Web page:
With their third album in four years, Kings Destroy leave their hardcore-born stamp on noise rock and doom. After sharing stages with Pentagram, Winter, Saint Vitus, Church of Misery, Pallbearer, Vista Chino, Orange Goblin, Trouble, Acid King, C.O.C. – and many more – the Brooklyn five-piece stand tall with their defining statement.
It’s no coincidence the record is self-titled. Also their third collaboration with producer Sanford Parker, it is the landing point to which their first two albums – 2010’s And the Rest Will Surely Perish and 2013’s A Time of Hunting – were leading. Kings Destroy is the best studio translation yet of their live sound, and it’s their most representative material, ripping through the sanitized, reified, name-brand strip mall fashion statement vision of “the city” to the thick-blooded intensity lurking beneath, waiting to surface.
Kings Destroy aren’t the dirt under your fingernails, they’re the smog in your lungs. Songs like “Mr. O” are faster and more cutting than the band has ever been, while closer “Time for War” seethes with a brooding restlessness after the dare-to-be-hopeful “Green Diamonds.” Even the album’s opening paean to Motown’s Smokey Robinson has a heavy-footed, almost mechanical stomp, and as the gritty disaffection of “Mytho” unfolds from the open-spaced doom riffing of “W2,” one gets a sense of just how spiritually and mentally crushing the city can be.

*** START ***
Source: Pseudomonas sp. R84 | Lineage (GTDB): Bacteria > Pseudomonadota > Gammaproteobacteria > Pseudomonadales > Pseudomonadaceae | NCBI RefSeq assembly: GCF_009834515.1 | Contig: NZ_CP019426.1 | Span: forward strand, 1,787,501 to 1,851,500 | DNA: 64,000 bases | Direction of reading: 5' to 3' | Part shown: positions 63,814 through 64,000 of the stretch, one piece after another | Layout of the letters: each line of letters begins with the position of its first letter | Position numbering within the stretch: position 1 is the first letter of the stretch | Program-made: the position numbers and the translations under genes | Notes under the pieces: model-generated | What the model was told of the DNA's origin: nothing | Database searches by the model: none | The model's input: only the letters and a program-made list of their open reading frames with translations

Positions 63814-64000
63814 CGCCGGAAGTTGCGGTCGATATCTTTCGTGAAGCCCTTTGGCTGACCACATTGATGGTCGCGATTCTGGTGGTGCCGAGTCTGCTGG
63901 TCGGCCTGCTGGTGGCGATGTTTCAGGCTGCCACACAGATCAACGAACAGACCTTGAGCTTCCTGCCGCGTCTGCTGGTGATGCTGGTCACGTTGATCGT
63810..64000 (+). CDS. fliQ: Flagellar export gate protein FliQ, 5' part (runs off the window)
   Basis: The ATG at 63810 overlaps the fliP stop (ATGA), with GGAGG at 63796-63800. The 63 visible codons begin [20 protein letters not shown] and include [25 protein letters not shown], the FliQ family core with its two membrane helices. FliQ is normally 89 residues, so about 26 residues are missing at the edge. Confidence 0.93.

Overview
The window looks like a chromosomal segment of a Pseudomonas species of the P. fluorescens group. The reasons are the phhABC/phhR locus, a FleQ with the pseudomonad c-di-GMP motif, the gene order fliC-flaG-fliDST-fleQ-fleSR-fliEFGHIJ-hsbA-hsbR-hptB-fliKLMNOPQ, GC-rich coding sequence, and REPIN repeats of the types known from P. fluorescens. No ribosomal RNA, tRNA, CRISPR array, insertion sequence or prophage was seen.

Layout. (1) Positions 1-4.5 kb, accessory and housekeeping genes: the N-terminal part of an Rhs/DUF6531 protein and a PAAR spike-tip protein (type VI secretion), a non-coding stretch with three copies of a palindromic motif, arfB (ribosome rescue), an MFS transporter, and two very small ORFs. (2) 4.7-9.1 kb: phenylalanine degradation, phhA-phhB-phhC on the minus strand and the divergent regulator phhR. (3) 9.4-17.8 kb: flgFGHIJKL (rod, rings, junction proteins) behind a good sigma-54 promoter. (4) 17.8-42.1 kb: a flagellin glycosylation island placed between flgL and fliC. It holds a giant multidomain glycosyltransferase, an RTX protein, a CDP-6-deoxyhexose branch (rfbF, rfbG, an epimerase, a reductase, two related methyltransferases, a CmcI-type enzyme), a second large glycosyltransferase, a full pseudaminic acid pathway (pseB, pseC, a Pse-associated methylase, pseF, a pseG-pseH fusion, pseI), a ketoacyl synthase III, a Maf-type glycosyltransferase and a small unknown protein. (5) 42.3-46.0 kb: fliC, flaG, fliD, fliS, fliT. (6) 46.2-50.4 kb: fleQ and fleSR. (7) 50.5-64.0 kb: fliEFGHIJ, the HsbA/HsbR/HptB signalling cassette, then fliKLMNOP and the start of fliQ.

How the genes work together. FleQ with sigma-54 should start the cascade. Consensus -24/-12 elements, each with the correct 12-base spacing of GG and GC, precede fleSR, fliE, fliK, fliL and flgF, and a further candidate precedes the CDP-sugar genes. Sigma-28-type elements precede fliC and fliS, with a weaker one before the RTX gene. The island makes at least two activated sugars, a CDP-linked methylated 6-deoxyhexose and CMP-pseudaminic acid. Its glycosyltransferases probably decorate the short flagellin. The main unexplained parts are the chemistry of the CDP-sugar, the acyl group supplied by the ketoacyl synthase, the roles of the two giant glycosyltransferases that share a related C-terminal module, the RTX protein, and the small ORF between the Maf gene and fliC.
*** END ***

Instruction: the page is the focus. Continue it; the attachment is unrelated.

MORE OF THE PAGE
More of a thematic work than a concept album, Kings Destroy isn’t always direct – “Embers” reimagines jutting docks as fjords and businesspeople as soldiers marching in time – but even when the lyrics take the listener someplace else, musically, the band retains the inimitable mark of the place that birthed them: Not nearly as gone from time as the smiling faces in tourism commercials would have you believe.